Consumers are leaning into virtual reality (VR), which unlocks the opportunity to create 360° video content and distribute it, along with your existing 2D video content, to VR headsets. As consumer uptake of VR headsets grows from the low millions today to the hundreds of millions that analysts are predicting by 2025, the opportunity will only get bigger.
If you’re in the business of creating and distributing content, the momentum behind video viewing in mobile VR headsets may inspire you to ask questions like, What are the challenges in creating 360° VR video content and distributing all my video content to VR headsets? And what are the best ways to address these challenges?
Capturing High-Quality Spherical Video
To use the full capabilities of VR headsets, you’ll want to create and distribute 180° and 360° VR video. Of course, you can also repurpose existing 2D video assets in virtual cinema applications. However, adding some unique 180° and 360° VR video to your 2D library of existing assets can help attract audiences to your VR app over others. For this, you’ll need camera gear that’s capable of capturing high-quality spherical video.
You can choose one of the following three leading options for capturing high-quality spherical video. You can use Nokia Ozo to capture high-resolution stereoscopic 360° video. It’s one device with eight video sensors rather than a multicamera rig, which gets multiple cameras working together.
Alternatively, you can also use one of two recommended multicamera platforms: Google’s multicamera platform specification, Google Jump, or Facebook’s multicamera platform specification, Facebook Surround. With Google Jump, companies like GoPro are making it easy to assemble a compatible multicamera rig. For instance, GoPro Odyssey is a multicamera rig that leverages Google Jump to get 16 HERO4 camera modules working together as one.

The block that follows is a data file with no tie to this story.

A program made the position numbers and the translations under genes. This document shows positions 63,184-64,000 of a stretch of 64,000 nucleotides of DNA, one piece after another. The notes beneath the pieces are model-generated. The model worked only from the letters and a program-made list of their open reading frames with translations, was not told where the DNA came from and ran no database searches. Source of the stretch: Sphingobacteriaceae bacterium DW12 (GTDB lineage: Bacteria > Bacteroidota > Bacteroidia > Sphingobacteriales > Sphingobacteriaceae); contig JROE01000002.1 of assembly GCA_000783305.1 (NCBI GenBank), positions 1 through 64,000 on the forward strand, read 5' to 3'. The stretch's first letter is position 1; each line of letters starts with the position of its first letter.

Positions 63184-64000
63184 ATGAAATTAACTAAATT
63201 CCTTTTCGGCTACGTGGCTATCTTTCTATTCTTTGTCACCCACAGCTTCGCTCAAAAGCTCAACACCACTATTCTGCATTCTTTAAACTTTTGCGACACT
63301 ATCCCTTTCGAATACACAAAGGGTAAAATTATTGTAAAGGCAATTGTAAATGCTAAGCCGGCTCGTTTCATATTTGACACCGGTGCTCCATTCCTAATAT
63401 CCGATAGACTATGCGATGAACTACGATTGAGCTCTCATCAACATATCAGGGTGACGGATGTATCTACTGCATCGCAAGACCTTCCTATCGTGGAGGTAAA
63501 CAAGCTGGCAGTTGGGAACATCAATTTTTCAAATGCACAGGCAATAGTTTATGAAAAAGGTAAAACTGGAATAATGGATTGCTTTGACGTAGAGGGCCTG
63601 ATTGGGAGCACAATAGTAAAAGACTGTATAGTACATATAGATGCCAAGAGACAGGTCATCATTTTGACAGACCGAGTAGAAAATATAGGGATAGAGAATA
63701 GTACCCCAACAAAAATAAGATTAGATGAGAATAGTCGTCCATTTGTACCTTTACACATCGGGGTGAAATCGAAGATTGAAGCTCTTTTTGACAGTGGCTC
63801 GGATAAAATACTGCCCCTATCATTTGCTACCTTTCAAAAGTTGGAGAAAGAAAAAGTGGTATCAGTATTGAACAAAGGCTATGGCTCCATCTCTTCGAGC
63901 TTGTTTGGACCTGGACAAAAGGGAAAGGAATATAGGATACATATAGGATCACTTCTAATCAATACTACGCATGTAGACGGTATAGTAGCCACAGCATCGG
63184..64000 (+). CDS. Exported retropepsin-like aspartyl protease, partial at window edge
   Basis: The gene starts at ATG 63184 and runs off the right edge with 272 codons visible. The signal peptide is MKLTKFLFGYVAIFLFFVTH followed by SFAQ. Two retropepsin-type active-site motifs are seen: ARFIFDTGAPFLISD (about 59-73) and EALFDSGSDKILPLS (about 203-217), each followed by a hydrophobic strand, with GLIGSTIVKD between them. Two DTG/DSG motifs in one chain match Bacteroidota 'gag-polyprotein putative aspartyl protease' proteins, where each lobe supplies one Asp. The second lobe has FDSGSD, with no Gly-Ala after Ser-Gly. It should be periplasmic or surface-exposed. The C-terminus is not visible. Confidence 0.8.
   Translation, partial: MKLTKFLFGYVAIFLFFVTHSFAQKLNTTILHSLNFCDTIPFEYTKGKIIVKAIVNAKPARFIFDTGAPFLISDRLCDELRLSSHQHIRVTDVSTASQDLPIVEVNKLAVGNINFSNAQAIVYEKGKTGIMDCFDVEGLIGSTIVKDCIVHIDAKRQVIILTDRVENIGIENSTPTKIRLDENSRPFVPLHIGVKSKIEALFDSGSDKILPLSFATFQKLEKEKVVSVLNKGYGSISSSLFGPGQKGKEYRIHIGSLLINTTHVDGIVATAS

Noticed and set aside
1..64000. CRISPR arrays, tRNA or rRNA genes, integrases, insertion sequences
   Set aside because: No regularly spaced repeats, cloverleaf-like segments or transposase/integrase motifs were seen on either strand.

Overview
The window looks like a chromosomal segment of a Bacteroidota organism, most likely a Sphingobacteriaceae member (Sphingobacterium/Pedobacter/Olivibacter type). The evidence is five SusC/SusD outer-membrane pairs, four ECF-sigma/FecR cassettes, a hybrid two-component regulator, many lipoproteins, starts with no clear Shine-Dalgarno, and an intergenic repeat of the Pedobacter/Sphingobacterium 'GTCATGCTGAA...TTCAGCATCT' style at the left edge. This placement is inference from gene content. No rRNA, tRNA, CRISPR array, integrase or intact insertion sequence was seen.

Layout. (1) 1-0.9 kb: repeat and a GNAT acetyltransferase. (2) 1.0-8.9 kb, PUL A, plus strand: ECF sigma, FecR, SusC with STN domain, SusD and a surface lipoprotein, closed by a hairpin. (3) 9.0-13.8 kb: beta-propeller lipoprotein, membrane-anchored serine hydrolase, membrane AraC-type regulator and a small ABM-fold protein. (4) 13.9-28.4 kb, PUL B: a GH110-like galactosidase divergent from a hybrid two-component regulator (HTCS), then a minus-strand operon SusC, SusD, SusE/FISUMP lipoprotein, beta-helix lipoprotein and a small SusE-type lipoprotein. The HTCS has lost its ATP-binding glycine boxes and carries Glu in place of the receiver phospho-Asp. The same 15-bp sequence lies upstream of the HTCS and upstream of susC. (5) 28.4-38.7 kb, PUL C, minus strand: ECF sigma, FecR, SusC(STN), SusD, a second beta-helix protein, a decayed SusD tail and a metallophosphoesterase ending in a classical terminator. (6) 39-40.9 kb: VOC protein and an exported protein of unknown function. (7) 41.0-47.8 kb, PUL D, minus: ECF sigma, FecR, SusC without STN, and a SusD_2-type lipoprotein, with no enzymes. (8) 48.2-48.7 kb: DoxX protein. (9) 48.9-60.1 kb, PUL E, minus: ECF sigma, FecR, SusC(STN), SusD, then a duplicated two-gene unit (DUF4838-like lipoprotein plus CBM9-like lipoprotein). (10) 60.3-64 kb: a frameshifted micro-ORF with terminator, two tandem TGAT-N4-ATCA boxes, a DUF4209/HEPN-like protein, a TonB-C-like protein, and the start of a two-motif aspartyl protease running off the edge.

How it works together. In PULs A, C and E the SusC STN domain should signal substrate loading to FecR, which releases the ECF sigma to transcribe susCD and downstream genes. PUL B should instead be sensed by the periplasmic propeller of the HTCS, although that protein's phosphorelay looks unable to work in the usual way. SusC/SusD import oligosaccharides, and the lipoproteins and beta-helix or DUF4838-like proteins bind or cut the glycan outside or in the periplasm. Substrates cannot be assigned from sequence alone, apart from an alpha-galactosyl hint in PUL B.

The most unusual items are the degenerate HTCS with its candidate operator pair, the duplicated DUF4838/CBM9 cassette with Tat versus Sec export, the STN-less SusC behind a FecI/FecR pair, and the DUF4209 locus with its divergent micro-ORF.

Stitching High-Quality Spherical Video into 2D or 3D 360° VR Video Files
It’s not enough to just capture high-quality spherical video with multiple video sensors or multiple cameras. The footage that is captured needs to be stitched together. For 2D 360° VR video, the footage needs to be stitched and mapped onto a sphere. For 3D 360° VR video, the footage needs to be stitched and mapped onto two spheres: one for each eye that looks into the VR headset.
GoPro Odyssey, ready for Google Jump
If you follow the recommendation for capturing high-quality spherical video, stitching will be relatively easy because each of the recommended cameras has dedicated software for stitching that’s optimized for the specific camera platform.
Choosing What Formats and 3D Geometry to Use for Archival and Distribution
Standards are still evolving in 360° VR video, which can complicate your choice of file types for things like archival and distribution. Beyond video formats and codecs, there are important choices to make, like the geometry of 360° VR video. Do you choose equirectangular projections? Pyramidal projections? Cubemaps?
For archival, we recommend storing the highest possible resolution, equirectangular projection in a mezzanine video format. With all your 360° VR videos in this archival format, you can convert them at the time of distribution to whatever geometry and whatever file types make the most sense. For example, if you’re uploading to Facebook, they will accept a high-resolution equirectangular projection and convert it on their end to their preferred format and geometry.
Protecting Content and Enabling Business Models
Facebook Surround rig
There are two reasons to provide content protection in VR apps. First of all, content protection capabilities in VR apps can enable business models such as rental content or subscription content. Second, when delivering licensed content to any app, including VR apps, the TV and movie studios tend to have very strict content protection requirements that must be honored. If your VR app includes content protection, you can honor these requirements.
At the moment, virtual cinema apps need content protection to both enable business models and meet the content protection requirements of studios. In contrast, 360° VR video apps may only need content protection to enable business models because content owners’ requirements for protecting 360° VR video tend to be less restrictive. For both virtual cinema and 360° VR video apps, Adobe Primetime’s multi-DRM solution called Adobe Primetime DRM, powered by ExpressPlay, will stay current with the native DRM systems that each VR headset chooses to adopt.
To see more from the Adobe Primetime blog and to read the white paper “Capitalizing on Viewers’ Hunger for Virtual and Augmented Reality,” go here.